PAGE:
clock menu more-arrow no yes

Filed under:

Inside the approach of Utah State’s elite return specialists, Savon Scarver and Jordan Nathan

Scarver is all All-American kick returner, while Nathan is one of the top punt returners in program history.

Utah State wide receiver Savon Scarver (81) (left), Utah State wide receiver Jordan Nathan (16) (right)
Left picture: (Eli Lucero/The Herald Journal via AP) / Right picture: (Andres Leighton/AP Photo)

LOGAN — It was the play of the game.

With just under eight minutes remaining in the first quarter of Utah State’s eventual 62-7 rout of Stony Brook on Sept. 7, sophomore return specialist Deven Thompkins took a Seawolves punt 46 yards to the house.

It was the first special teams touchdown of Thompkins’ young career, not to mention the Aggies’ first this season, and it couldn’t have come at a better time.

Utah State had moved the ball well enough against Stony Brook up to that point, but the team’s first two offensive possessions ended in a field goal and a turnover.

Not exactly the start anyone envisioned.

“I knew we needed a play,” Thompkins said, after the game. “I knew we needed to score. We needed a touchdown. As soon as I touched the ball I wanted to score and that was it.”

Utah State football is no stranger to game-changing special teams play.

Between All-American kick returner Savon Scarver, Jordan Nathan — statistically one of the 10 best punt returners in program history — and now Thompkins, the Aggies arguably have three of the best four return specialists in the state.

Scarver, a junior, is one of the best in the country, as evidenced the The Jet Award he earned last season, which is given annually to the nations top return specialist.

He is already second all-time in school history with three kick returns for touchdowns in his career, and his average of 28.5 yards per return is the third-highest mustered by any Aggie ever.

What makes him so elite at kick returns?

A host of things, really.

Foremost among them is top-end speed, a necessity for all kick returners and something Scarver has it in spades.

“It is like a NASCAR driver,” said Stacy Collins, Utah State’s special teams coordinator. “You put the pedal to the metal and when that smoke clears you roll.”

The smoke in this case are the blocks laid by the Aggies’ return team.

In a matter of moments, those blocks open seams in the return coverage, holes Scarver finds on a regular basis.

“You catch it, scan and go,” he said. “First seam you see you have to hit it, cause it can close just like that. You don’t really have a plan because you never really know what is going to happen. You catch it and quick scan. Whatever grass, seam you see you have to hit it.”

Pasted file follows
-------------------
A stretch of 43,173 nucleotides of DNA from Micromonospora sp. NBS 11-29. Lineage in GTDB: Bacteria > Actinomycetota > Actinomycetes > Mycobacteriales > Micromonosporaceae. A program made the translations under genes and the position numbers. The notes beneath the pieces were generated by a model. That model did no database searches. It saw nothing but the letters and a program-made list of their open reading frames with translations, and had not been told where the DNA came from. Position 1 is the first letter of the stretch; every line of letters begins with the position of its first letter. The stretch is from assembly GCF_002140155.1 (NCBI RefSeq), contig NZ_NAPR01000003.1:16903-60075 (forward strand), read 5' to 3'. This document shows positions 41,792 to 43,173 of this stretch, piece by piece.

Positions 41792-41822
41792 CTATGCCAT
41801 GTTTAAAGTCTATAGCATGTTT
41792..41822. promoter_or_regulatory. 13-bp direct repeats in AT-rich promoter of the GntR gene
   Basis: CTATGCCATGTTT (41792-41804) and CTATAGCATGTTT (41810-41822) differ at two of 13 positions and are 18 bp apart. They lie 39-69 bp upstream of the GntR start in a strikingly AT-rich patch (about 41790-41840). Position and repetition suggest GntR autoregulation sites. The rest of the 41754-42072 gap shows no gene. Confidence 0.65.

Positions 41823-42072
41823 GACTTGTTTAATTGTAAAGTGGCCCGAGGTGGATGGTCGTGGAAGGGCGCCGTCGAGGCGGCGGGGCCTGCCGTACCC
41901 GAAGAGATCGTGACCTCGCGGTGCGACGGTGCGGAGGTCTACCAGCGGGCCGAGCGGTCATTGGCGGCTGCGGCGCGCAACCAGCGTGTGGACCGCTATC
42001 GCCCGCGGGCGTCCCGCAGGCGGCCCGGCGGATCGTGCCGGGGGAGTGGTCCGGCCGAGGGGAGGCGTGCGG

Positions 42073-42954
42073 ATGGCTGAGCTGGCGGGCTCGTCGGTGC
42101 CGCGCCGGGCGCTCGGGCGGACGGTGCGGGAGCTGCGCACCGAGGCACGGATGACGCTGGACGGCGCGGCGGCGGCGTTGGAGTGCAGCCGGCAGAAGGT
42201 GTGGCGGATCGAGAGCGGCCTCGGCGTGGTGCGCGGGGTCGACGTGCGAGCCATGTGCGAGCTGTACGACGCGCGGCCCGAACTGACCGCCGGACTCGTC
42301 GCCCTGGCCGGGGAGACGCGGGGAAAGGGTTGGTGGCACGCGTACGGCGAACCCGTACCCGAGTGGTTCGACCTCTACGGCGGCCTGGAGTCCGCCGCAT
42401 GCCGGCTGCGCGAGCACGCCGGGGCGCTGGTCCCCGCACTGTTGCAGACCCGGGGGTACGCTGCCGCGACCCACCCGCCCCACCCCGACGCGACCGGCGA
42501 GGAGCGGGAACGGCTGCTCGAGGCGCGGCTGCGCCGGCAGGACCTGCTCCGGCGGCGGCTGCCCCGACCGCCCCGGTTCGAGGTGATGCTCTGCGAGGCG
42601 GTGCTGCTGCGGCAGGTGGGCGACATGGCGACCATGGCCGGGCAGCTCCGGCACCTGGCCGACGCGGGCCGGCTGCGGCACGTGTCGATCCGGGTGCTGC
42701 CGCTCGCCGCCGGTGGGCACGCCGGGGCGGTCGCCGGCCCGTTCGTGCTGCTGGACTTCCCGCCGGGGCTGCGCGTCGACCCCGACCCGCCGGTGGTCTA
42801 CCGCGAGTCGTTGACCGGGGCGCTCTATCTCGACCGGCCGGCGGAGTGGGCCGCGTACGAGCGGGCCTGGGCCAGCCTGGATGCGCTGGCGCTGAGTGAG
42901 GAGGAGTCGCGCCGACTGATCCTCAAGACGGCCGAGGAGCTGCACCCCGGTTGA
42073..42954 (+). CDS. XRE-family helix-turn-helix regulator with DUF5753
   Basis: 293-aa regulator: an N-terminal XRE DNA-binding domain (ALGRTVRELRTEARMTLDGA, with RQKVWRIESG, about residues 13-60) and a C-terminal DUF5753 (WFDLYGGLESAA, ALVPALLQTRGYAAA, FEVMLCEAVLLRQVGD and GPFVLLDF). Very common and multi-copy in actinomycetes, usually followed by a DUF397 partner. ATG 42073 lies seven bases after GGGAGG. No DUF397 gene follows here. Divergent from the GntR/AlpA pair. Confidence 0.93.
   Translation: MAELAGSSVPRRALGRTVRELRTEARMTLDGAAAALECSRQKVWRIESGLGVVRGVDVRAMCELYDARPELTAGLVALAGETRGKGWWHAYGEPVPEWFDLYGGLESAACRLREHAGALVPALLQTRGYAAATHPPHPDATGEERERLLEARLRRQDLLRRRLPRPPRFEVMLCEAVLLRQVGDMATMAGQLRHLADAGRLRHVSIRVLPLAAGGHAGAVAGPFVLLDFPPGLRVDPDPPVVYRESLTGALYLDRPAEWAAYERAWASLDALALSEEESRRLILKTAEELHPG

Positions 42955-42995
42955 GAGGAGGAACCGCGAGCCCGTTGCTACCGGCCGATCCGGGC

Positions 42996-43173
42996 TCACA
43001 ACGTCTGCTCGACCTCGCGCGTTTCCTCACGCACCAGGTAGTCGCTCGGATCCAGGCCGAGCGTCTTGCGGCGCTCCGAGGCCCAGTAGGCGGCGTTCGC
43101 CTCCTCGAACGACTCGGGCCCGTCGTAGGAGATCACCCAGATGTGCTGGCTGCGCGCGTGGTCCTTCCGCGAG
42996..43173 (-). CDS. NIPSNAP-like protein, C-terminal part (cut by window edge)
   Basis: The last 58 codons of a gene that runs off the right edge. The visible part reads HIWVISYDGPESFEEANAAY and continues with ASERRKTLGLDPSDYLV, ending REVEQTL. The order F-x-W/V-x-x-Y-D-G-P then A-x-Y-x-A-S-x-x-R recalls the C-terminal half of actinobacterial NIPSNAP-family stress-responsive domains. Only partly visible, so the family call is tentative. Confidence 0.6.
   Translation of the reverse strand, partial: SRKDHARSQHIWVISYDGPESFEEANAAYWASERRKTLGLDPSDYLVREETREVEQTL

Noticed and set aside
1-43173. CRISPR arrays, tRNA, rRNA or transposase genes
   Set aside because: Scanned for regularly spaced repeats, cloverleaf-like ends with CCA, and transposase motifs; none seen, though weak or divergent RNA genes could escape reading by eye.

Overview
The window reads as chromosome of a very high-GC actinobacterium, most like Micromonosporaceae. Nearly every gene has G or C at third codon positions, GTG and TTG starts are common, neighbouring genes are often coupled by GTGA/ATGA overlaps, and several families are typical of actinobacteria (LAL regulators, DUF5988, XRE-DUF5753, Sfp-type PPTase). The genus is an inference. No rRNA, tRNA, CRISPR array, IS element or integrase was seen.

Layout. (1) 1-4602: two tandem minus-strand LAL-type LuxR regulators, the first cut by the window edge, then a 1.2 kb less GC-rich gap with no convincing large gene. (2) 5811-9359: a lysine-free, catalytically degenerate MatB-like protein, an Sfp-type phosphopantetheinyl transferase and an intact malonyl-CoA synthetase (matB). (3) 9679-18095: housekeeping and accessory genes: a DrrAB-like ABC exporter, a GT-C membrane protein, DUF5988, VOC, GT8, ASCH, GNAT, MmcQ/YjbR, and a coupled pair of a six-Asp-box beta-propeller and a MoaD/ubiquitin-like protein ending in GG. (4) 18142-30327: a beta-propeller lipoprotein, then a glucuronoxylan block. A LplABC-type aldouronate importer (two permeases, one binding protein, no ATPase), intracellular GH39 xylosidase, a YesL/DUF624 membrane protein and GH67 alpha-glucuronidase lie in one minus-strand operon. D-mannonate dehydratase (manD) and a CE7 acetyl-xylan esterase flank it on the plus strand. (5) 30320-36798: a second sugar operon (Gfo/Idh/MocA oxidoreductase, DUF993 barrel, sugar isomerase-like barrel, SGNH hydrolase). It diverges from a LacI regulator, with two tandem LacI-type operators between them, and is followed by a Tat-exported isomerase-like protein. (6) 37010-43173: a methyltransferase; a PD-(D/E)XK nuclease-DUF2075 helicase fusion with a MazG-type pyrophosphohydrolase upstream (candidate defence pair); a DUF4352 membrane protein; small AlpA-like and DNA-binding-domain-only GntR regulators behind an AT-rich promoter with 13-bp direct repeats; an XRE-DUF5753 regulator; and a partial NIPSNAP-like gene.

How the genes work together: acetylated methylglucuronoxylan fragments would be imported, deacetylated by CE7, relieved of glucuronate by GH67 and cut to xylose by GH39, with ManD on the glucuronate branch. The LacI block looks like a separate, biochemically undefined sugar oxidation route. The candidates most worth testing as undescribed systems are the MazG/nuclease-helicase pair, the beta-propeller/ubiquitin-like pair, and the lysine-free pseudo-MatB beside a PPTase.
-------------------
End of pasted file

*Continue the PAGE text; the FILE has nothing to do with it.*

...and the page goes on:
For ordinary returners, those seams close more often than not. For Scarver, not so much.

“Savon has such top-end speed, and he hits that thing on the run extremely well,” Collins said.

A punt return is a completely different animal, but it is something Nathan and Thompkins are well suited for.

Where a kick return demands top-end race car-esque speed, punt returns necessitate more lateral quickness and an innate ability to make a man or two miss. You have to operate in a tight space and have the ability to accelerate out of it.

More than anything else, though, punt returners have to be fearless.

“You have guys screaming down on you and that ball is high,” Collins said. “There is a fear factor in there and you have to find the right guy. Both Jordan and Deven have that.”

Nathan and Thompkins have returned punts for a score in their Aggie careers, and Nathan’s career average of 8.3 yards per return made him an All-Mountain West punt returner in 2018.

As far as he is concerned, punt returns are all about instinct.

“A lot of it is instinct,” Nathan said. “It is if I have a feel for it. If I feel like I can get it and make the first guy miss, I’ll go for it. A lot of it is purely instinct.”

Not all of it, though, and as physically gifted as Scarver, Nathan and Thompkins are, their success ultimately comes down to the mental aspect of the return game, that is to say decision-making.

Make the right decision, and the Aggies are likely to benefit from the elusive special teams touchdown.

Make the wrong one, and it could cost the team a shot at winning a Mountain West Conference championship.

“It is all about making the right decision,” Nathan said. “A return is one of the biggest turnarounds of the game, whether you score or turn the ball over, it can be very positive or very detrimental.”

Thanks in part to detailed preparation in practice — “It is all about film study,” Nathan said — Scarver, Nathan and Thompkins have the faith of the Utah State coaching staff to make those decisions, none more than Scarver.

“Coach Collins has a lot of trust in me, I have a lot of freedom,” Scarver said.

He plans to make the most of it.

“I’m thinking about taking a lot more out this year,” said Scarver. “I have ability that God gave me and I have to use it. I’ll make something happen.”